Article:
Germany's Election-Season Consensus: Yawn

Election posters of German Chancellor Angela Merkel (right) and challenger Frank-Walter Steinmeier i i

Cyclists in Hanover, Germany, pass election posters showing German Chancellor Angela Merkel (right) and her Social Democratic challenger, German Foreign Minister Frank-Walter Steinmeier on Wednesday. Fabian Bimmer/AP hide caption

itoggle caption Fabian Bimmer/AP
Election posters of German Chancellor Angela Merkel (right) and challenger Frank-Walter Steinmeier

Cyclists in Hanover, Germany, pass election posters showing German Chancellor Angela Merkel (right) and her Social Democratic challenger, German Foreign Minister Frank-Walter Steinmeier on Wednesday.

Fabian Bimmer/AP

Voters in Germany go to the polls in national elections at the end of September. But so far, it has been a lackluster race.

One newspaper editorialized that the only way incumbent Chancellor Angela Merkel would fail to be re-elected would be "if she were filmed robbing a supermarket."

That prompted one commentator to opine that the robbery and arrest would at least enliven a campaign that has been dull and short on debate.

At stake are big issues such as the financial crisis, German troops in Afghanistan, European integration and the role of Europe's largest economy in combating global warming. But so far, there has been no vigorous public debate, and German voters appear uninspired.

Editors of the satirical German magazine Titanic founded a tongue-in-cheek political party called Die Partei, or The Party. They have probably garnered about as much interest — and certainly more smiles — than the dreary national campaign.

The Party's sardonic platform includes a plan to turn most of eastern Germany into wildlife preserve, to retroactively charge East Germans for all the West German TV they secretly watched under communism, and to rebuild the Berlin Wall.

"Dividing Germany into two for good: That is our mission," says Die Partei's founder and chairman, Martin Sonneborn.

The satire has proved popular during a campaign that has been about as exciting as sorting the recycling. No one said democracy had to be electrifying. But there was hope, especially on this, the 20th anniversary of the end of communism, that it would at least be substantive.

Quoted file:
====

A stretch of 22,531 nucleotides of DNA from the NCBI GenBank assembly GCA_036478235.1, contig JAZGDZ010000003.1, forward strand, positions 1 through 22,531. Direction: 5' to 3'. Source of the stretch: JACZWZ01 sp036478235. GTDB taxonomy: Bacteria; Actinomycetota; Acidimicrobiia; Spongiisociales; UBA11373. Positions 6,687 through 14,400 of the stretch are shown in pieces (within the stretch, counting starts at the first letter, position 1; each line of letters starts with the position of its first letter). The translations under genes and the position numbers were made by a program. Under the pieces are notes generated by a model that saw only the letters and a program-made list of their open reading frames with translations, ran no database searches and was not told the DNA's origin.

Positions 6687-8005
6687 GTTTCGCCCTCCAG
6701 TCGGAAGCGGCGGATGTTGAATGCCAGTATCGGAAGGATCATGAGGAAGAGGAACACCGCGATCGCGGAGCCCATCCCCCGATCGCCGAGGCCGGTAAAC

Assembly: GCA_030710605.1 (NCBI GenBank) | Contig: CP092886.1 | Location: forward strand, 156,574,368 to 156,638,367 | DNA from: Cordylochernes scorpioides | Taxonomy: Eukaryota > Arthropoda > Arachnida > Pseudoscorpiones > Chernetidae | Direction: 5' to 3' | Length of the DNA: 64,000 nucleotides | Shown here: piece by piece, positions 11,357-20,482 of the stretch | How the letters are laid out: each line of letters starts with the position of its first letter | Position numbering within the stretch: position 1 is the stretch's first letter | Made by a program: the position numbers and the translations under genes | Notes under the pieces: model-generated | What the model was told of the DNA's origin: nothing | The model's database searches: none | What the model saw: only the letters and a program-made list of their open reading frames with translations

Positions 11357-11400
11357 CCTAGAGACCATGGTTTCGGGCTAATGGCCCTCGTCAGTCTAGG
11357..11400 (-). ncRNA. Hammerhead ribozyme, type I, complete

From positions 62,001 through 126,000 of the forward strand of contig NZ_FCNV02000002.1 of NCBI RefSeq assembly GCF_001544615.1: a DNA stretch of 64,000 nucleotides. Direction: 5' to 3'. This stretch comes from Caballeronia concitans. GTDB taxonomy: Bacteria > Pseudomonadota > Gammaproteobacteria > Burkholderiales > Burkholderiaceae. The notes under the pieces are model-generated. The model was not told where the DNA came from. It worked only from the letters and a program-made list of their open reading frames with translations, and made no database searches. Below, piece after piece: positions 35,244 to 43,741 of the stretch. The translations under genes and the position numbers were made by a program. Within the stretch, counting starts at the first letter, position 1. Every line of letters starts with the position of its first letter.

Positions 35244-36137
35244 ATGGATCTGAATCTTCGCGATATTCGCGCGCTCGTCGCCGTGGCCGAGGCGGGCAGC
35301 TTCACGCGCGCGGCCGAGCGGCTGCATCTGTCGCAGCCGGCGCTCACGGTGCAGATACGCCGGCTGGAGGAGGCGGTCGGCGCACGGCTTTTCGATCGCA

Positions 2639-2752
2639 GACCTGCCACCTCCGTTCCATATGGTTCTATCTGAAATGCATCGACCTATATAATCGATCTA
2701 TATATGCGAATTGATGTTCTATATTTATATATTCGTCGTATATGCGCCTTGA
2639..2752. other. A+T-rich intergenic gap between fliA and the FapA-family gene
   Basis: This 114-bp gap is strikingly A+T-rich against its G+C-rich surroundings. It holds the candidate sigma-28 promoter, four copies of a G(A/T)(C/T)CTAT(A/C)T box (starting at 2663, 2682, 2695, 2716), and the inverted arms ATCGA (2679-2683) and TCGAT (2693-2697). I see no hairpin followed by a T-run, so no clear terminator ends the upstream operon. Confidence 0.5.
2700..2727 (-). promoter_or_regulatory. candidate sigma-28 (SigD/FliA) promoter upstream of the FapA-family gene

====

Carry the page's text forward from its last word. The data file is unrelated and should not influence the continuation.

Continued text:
Recently, Merkel has come under some political pressure over the German military presence in Afghanistan. Last week, a NATO airstrike — called in by German soldiers — apparently killed a number of Afghan civilians along with Taliban fighters. The airstrike sparked a new round of criticism over Germany's controversial eight-year-old military mission in Afghanistan.

But reporter and editor Joerg Schoenenborn, who anchors election coverage for the German TV network ARD, says "the German electorate is kind of bored. And the surprise this year is that despite the economic situation, there are no real issues in this campaign."

Even Schoenenborn admits that he gets bored covering this race.

"Now, I'm sitting here in my office with new poll data, and I'm actually looking for something exciting. So I hope I won't be bored any longer," he says.

Peter Hartmann, an entrepreneur from Bremen in northwest Germany, says he has lost faith in the parties that have dominated German politics in the postwar era: the Social Democrats and their rivals, Merkel's Christian Democrats.

"The two leading parties have nothing to offer anymore; they have no new or fresh ideas. Instead of differentiating themselves by clear policy proposals, they simply attack each other over petty things," Hartmann says.

"More and more people have understood this, so they are starting to lean toward the smaller parties because at least they seem to have real programs," he adds.

These smaller parties did well during recent regional elections, which were embarrassing setbacks for Merkel, the incumbent. Analysts say it might be time for her to change her deliberately low-energy campaign strategy.

Compounding the relative lack of campaign sparks is the fact that the incumbent chancellor's rival for the top job is a key member of her own coalition government. Frank-Walter Steinmeier of the Social Democrats is Merkel's current foreign minister.

The rival parties agree on most key issues. Constanze Stelzenmuller, a senior fellow at the German Marshall Fund, says that reflects the attitude of a majority of the population.

"Germans do tend to agree in a cautious approach to foreign policy. They agree in a cautious approach to welfare state reform and to economic reform. So the, if you will, dirty little secret of this election is that the chancellor and her challenger are really not that far apart," Stelzenmuller says.

So 20 years after Germans danced on top of the crumbling Berlin Wall, welcoming the end of communism and the start of reunification, voters this year appear ready to again embrace Merkel's quiet pragmatism and stability over promises of dynamic change and bold leadership.

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